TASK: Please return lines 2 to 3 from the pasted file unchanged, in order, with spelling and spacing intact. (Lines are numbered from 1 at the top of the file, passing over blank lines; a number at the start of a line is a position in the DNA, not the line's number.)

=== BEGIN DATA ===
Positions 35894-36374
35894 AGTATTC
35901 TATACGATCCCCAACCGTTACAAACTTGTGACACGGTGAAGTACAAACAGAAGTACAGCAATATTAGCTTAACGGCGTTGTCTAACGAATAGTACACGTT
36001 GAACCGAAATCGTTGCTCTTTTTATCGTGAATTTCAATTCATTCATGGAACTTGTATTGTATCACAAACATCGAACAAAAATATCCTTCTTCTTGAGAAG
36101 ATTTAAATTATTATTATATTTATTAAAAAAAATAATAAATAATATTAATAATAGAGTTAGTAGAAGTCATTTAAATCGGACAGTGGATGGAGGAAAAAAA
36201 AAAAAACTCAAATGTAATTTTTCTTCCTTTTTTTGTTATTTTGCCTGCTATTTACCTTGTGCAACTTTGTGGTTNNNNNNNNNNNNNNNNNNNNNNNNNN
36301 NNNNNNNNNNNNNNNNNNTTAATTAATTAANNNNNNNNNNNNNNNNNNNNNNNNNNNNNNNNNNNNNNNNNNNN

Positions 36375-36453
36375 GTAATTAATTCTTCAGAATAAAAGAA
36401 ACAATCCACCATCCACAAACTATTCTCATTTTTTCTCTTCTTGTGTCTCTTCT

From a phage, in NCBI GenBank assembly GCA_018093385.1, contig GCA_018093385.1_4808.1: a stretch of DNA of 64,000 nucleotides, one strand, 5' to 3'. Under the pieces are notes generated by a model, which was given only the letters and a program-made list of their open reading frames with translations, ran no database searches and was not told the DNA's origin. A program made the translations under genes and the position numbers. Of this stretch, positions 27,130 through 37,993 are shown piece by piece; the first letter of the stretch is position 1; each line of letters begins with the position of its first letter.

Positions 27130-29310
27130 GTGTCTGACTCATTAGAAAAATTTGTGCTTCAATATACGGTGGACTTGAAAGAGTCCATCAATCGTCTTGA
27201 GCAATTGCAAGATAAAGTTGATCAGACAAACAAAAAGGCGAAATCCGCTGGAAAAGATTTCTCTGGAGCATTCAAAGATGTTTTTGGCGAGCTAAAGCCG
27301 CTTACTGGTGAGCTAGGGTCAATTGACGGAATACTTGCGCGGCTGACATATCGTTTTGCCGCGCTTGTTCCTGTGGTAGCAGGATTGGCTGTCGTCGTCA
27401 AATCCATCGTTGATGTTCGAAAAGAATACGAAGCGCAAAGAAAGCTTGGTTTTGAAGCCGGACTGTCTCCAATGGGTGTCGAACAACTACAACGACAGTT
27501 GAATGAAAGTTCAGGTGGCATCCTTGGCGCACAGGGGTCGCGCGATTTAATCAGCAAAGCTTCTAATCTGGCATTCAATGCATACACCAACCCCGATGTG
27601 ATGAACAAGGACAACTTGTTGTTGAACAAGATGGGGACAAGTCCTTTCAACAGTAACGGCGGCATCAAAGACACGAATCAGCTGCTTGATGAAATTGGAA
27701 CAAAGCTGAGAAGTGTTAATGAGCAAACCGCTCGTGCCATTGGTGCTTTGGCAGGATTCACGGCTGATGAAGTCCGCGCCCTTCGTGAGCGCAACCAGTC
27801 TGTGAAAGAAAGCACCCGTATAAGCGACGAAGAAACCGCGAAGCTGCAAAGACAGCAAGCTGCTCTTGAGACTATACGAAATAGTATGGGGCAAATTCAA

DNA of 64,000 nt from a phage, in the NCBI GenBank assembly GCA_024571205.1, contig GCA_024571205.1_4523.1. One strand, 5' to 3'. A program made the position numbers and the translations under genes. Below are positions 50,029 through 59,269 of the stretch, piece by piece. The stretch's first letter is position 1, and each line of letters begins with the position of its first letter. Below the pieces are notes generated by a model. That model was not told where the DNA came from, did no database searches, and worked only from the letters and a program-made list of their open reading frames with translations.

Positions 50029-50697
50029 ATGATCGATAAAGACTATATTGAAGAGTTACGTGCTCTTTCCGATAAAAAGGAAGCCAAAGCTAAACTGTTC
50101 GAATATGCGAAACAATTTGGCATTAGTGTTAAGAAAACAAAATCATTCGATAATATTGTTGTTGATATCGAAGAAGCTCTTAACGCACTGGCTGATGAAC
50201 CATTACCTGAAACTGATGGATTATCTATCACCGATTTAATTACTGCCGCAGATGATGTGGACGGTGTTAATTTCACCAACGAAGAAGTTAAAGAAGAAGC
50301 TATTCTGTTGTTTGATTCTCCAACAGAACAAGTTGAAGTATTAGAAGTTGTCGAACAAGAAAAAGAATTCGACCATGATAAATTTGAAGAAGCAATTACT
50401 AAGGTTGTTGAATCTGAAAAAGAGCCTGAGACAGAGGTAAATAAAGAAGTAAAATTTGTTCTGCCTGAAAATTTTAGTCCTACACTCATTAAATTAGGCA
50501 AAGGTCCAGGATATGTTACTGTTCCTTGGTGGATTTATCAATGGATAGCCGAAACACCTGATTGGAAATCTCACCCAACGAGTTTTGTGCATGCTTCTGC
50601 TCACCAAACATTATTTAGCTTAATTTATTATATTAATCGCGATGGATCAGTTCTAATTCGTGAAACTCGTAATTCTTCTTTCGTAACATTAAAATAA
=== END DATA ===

35894 AGTATTC
35901 TATACGATCCCCAACCGTTACAAACTTGTGACACGGTGAAGTACAAACAGAAGTACAGCAATATTAGCTTAACGGCGTTGTCTAACGAATAGTACACGTT